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I live on my boat so don't winterise at all really.  When I have to go away for a few days in winter, I turn of the fresh water pump and turn all the taps on.  This takes all the pressure out of the pipes.  Works fine.  On occassion I've left my boat a couple of weeks in very cold temperatures like this and no problem.

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3 minutes ago, doratheexplorer said:

I live on my boat so don't winterise at all really.  When I have to go away for a few days in winter, I turn of the fresh water pump and turn all the taps on.  This takes all the pressure out of the pipes.  Works fine.  On occassion I've left my boat a couple of weeks in very cold temperatures like this and no problem.

It’ll be up to three months in my case so I really need to do a thorough job just in case. 😊

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I used to work in the flood damage restoration business so I am paranoid about this sort of thing.  Even so, despite assiduously draining down my boat every winter, a few years ago I returned to discover a burst water heater matrix.  It had been a particularly hard winter, but I was so sure I had drained the matrix thoroughly it never occurred to me there would be a problem.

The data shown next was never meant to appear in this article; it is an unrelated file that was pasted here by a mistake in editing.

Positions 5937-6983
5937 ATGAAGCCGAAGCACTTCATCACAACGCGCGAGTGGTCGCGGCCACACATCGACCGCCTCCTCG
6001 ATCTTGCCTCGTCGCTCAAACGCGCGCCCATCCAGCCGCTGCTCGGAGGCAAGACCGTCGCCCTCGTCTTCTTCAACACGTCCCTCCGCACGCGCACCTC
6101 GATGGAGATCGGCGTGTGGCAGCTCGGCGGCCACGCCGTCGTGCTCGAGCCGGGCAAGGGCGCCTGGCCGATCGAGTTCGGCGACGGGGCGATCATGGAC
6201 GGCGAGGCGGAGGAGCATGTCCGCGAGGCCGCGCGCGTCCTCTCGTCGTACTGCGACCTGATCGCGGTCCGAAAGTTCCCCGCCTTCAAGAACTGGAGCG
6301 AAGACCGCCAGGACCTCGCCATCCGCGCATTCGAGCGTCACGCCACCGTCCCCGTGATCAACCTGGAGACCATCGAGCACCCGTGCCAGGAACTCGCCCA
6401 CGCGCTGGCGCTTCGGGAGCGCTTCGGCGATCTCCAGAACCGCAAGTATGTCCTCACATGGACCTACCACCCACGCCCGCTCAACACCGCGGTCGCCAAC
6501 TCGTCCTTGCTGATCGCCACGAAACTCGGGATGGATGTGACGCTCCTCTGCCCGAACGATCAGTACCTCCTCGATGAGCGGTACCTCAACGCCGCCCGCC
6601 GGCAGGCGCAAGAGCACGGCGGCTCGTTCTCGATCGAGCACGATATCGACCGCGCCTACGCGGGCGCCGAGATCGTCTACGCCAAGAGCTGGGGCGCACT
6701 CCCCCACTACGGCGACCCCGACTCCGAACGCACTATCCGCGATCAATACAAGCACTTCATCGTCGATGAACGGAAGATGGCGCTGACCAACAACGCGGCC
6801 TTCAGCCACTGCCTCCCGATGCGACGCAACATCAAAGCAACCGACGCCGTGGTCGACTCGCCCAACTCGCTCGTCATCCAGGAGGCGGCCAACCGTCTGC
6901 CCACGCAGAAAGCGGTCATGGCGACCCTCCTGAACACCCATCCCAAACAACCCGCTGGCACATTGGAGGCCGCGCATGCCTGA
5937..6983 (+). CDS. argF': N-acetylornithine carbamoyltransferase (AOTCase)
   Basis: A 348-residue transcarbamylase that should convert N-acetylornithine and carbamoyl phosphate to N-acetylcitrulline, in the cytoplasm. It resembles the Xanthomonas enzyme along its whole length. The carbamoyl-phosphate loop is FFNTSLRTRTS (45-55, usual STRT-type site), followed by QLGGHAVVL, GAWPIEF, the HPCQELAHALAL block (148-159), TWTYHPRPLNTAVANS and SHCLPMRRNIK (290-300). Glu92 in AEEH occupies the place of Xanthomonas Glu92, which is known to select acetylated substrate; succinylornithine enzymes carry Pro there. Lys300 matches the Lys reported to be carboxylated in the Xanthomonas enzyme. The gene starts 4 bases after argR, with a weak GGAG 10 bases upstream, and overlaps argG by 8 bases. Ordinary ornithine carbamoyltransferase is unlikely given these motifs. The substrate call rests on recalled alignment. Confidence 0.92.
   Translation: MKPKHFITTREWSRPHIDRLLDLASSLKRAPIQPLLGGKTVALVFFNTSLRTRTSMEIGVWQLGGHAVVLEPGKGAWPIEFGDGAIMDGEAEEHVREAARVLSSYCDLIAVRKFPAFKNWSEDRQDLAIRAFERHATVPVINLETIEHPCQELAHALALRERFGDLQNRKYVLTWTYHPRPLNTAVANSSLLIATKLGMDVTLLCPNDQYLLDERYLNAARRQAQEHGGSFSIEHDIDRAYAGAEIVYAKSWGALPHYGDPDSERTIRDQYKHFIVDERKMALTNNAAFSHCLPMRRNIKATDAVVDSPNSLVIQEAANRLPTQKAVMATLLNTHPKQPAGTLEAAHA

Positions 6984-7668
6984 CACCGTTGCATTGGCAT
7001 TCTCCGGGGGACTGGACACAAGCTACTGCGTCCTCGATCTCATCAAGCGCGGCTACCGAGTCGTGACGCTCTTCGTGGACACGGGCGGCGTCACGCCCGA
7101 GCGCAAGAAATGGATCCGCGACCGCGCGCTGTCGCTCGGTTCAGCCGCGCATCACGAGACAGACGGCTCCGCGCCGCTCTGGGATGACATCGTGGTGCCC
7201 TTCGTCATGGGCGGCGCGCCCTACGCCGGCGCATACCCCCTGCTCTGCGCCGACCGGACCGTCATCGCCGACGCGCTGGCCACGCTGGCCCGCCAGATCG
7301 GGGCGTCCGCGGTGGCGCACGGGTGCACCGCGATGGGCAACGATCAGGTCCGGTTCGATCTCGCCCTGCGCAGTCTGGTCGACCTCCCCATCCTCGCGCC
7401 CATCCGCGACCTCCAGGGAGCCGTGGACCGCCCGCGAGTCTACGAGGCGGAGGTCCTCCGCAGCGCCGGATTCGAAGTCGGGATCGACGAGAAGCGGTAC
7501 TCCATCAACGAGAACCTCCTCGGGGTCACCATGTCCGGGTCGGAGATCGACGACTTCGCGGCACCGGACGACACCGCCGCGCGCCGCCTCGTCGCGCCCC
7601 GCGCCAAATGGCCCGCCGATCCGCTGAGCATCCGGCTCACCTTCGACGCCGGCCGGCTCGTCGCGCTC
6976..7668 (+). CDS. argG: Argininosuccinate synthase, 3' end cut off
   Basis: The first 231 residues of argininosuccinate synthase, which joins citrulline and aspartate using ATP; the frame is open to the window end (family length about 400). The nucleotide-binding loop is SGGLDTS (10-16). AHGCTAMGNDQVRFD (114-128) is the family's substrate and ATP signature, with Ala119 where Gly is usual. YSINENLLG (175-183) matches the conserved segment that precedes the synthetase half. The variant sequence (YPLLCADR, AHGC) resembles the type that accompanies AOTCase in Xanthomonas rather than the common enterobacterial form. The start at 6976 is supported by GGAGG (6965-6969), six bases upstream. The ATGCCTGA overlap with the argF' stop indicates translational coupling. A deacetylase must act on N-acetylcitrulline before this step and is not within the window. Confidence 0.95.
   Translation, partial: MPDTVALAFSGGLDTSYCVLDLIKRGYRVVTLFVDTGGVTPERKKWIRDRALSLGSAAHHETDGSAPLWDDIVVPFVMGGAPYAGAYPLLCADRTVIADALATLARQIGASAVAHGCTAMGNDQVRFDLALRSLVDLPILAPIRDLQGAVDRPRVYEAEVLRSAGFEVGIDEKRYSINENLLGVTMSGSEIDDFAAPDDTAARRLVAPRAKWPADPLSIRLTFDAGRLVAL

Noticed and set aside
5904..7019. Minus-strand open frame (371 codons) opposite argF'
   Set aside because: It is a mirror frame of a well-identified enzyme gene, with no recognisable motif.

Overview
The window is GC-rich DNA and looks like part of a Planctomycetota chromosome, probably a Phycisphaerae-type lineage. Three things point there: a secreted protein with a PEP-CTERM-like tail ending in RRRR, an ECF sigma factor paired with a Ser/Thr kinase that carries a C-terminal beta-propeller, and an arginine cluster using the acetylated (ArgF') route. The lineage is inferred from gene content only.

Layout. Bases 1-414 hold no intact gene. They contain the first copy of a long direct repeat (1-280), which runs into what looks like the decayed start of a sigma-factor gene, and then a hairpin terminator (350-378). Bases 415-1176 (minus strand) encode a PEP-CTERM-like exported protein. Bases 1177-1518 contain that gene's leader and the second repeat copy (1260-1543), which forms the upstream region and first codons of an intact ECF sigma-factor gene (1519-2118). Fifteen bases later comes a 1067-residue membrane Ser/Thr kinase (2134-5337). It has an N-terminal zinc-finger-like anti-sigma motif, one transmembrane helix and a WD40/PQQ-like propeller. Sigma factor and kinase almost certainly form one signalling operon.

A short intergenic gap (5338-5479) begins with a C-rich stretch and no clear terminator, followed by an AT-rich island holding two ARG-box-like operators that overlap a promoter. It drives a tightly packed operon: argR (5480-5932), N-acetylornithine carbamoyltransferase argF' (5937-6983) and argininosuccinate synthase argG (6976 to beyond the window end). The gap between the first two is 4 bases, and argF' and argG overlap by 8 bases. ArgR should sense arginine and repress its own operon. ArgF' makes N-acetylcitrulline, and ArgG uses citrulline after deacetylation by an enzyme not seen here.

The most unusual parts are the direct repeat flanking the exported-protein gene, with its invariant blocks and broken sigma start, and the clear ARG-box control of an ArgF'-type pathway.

I think if you don't have regular access to the boat in the winter the non toxic anti freeze is a wise precaution - no-one knows how bad/cold the winter is going to be.  

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3 minutes ago, Neil2 said:

I used to work in the flood damage restoration business so I am paranoid about this sort of thing.  Even so, despite assiduously draining down my boat every winter, a few years ago I returned to discover a burst water heater matrix.  It had been a particularly hard winter, but I was so sure I had drained the matrix thoroughly it never occurred to me there would be a problem.  

 

I think if you don't have regular access to the boat in the winter the non toxic anti freeze is a wise precaution - no-one knows how bad/cold the winter is going to be.  

I don't even know what a water heater matrix is?  Do all boats have them?